The new century began with an economic crisis and environmental
and health catastrophes, and is projecting us into a new complex
dimension of our living in which we are witnessing a fundamental
paradigm shift, not only in our understanding of the present, but
of the future in particular. We can no longer use methods and systems belonging to the scientific and reductionist paradigm of the
recent past, because we are currently in a new and different condition, in an ongoing search for ethical and social relations. The
scientific paradigm in which everything was decomposed and then
reorganized according to a universal principle of knowledge, or
the reduction of complexity into simplicity, is currently no longer
applicable to knowledge in general, to living the Earth, and even
less so to architecture. The disjunctive logic of Cartesian analytical theory, which distinguishes and separates and decontextualizes, used by such masters of the past century as Le Corbusier, Mies
van der Rohe, and Aldo Rossi, becomes insufficient. Instead, it is
necessary to differentiate and connect, to conceive the project as
something that is not exhausted in the juxtaposition or the sum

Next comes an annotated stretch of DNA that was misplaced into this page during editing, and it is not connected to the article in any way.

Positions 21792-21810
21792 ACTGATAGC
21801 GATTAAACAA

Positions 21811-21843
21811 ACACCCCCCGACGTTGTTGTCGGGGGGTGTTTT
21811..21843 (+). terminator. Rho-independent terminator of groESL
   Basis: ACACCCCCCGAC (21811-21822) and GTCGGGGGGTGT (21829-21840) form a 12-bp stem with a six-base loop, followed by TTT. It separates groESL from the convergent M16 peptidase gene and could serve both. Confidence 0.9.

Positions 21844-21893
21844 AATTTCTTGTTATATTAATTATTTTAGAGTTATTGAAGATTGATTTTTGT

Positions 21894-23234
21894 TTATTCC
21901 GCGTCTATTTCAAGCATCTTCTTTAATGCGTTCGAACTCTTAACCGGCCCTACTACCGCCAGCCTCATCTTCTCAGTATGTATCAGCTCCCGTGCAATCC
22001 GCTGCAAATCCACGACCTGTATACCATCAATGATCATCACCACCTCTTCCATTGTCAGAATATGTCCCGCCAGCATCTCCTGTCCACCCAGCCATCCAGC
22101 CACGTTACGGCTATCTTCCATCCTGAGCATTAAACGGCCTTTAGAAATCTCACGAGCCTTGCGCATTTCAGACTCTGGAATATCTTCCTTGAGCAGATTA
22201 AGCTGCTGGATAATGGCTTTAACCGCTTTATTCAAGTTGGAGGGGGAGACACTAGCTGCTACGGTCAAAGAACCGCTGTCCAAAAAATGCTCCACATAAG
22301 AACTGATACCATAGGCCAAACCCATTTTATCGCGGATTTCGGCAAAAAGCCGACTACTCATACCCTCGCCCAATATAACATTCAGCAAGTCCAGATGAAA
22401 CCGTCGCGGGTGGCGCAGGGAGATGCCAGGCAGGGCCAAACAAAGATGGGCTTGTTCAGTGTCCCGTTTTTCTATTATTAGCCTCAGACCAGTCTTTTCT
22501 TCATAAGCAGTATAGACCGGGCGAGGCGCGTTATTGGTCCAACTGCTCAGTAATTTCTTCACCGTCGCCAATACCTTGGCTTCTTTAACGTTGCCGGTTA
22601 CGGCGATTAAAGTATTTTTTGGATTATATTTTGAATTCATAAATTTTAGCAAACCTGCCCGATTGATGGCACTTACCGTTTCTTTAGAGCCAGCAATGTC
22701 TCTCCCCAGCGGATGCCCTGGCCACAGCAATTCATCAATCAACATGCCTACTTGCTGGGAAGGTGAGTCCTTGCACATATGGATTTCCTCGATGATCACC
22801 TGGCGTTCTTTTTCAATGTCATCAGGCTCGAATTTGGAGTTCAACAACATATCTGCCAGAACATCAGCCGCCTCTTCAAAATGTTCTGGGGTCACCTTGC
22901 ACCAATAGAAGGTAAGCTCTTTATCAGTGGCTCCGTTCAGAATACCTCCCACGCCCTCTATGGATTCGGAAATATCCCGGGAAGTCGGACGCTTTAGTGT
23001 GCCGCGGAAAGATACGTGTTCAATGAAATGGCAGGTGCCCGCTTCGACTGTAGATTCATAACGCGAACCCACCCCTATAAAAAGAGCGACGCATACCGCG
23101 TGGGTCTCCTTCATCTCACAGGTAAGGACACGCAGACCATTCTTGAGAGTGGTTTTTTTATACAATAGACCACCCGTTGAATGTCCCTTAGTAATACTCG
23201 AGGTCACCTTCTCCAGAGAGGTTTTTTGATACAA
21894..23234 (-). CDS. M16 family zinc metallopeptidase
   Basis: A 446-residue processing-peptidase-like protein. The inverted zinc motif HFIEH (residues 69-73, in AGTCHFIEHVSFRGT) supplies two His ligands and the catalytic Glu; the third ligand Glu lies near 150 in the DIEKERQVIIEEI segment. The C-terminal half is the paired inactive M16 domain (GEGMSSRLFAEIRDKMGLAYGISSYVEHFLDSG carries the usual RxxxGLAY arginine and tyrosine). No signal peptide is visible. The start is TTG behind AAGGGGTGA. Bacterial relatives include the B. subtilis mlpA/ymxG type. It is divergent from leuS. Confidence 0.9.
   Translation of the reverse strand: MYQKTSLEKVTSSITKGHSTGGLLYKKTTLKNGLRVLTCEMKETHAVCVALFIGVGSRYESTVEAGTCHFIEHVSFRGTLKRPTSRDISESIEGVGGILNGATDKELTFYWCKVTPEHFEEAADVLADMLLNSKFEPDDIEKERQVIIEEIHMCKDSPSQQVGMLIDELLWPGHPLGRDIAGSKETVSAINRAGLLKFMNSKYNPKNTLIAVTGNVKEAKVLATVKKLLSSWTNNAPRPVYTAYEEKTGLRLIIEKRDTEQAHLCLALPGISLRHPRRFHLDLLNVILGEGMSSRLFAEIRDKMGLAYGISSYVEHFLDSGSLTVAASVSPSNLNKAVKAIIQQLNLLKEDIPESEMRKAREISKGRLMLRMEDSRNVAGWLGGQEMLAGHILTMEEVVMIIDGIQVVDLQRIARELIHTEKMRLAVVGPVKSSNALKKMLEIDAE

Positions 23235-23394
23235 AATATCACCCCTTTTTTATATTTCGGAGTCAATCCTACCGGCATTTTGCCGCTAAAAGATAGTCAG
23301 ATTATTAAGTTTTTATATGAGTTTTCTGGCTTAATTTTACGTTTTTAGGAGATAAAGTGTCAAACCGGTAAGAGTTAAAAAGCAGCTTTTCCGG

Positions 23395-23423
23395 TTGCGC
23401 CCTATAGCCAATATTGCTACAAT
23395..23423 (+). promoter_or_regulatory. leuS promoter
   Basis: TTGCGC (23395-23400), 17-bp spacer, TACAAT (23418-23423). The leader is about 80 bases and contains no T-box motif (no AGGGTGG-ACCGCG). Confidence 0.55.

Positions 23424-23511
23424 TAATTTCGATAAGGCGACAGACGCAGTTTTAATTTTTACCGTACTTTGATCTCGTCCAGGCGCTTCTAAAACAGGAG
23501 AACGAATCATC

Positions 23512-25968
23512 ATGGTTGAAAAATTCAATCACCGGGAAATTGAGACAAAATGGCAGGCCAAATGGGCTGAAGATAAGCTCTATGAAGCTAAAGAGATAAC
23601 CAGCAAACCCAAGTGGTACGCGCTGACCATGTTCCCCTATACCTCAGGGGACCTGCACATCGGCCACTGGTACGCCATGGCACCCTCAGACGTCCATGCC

of the parts, but rather as a system full of links, interactions, relationships, transversality, variability, mutation, and adaptation. In
the age of complexity, we must therefore refer to a new approach,
based on architectural and social activism, one that is ecosystemic,
processual, hybrid, and inclusive.
This book is a collection of six writings and projects describing the visions of possible worlds that prefigure a different approach than in the past, in which architecture, while operating on the existing that has been discarded, is asked to use new adaptive tools that, as a catalytic agent, can trigger chain reactions within the project of mutation, and activate a process of re-signification favoring a “syntagmatic overwriting” of a new social and architectural identity. Tools that in their overall constitutive identity constantly contribute to the change and co-production of the conditions of complex reciprocity with the existing, defining an approach that places architecture in an evolutionary dimension.
Alessandro Gaiani svolge attività didattica e di ricerca presso il Dipartimento di Architettura dell’Università di Ferrara. Autore e curatore di numerosi libri, saggi e articoli sulle metodologie di progettazione, di rigenerazione urbana e degli edifici esistenti, ha fatto dell’approccio strategico ibrido e sostenibile la propria cifra progettuale, vincendo concorsi nazionali e internazionali. Per Quodlibet ha pubblicato Paesaggi periferici. Strategie di rigenerazione urbana (con Andrea Boeri, Roberto Di Giulio, Maria Cristina Forlani, Vittorio Manfron e Roberto Pagani, 2013).